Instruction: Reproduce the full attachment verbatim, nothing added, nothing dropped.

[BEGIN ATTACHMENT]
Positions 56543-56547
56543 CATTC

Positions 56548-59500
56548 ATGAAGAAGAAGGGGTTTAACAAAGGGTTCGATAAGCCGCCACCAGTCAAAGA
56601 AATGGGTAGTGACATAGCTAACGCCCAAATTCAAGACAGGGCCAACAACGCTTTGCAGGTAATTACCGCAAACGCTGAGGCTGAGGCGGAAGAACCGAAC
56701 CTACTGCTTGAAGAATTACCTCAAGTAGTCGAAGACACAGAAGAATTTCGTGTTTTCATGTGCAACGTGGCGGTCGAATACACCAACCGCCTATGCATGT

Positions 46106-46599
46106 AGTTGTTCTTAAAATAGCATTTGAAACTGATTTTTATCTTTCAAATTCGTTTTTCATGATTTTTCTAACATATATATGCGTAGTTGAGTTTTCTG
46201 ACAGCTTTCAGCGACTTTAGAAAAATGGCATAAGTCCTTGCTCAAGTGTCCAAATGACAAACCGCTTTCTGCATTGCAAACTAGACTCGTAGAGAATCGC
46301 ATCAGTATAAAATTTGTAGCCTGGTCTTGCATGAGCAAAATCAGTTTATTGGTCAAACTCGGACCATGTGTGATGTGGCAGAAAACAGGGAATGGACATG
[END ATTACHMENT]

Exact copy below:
Positions 56543-56547
56543 CATTC

Positions 56548-59500
56548 ATGAAGAAGAAGGGGTTTAACAAAGGGTTCGATAAGCCGCCACCAGTCAAAGA
56601 AATGGGTAGTGACATAGCTAACGCCCAAATTCAAGACAGGGCCAACAACGCTTTGCAGGTAATTACCGCAAACGCTGAGGCTGAGGCGGAAGAACCGAAC
56701 CTACTGCTTGAAGAATTACCTCAAGTAGTCGAAGACACAGAAGAATTTCGTGTTTTCATGTGCAACGTGGCGGTCGAATACACCAACCGCCTATGCATGT

Positions 46106-46599
46106 AGTTGTTCTTAAAATAGCATTTGAAACTGATTTTTATCTTTCAAATTCGTTTTTCATGATTTTTCTAACATATATATGCGTAGTTGAGTTTTCTG
46201 ACAGCTTTCAGCGACTTTAGAAAAATGGCATAAGTCCTTGCTCAAGTGTCCAAATGACAAACCGCTTTCTGCATTGCAAACTAGACTCGTAGAGAATCGC
46301 ATCAGTATAAAATTTGTAGCCTGGTCTTGCATGAGCAAAATCAGTTTATTGGTCAAACTCGGACCATGTGTGATGTGGCAGAAAACAGGGAATGGACATG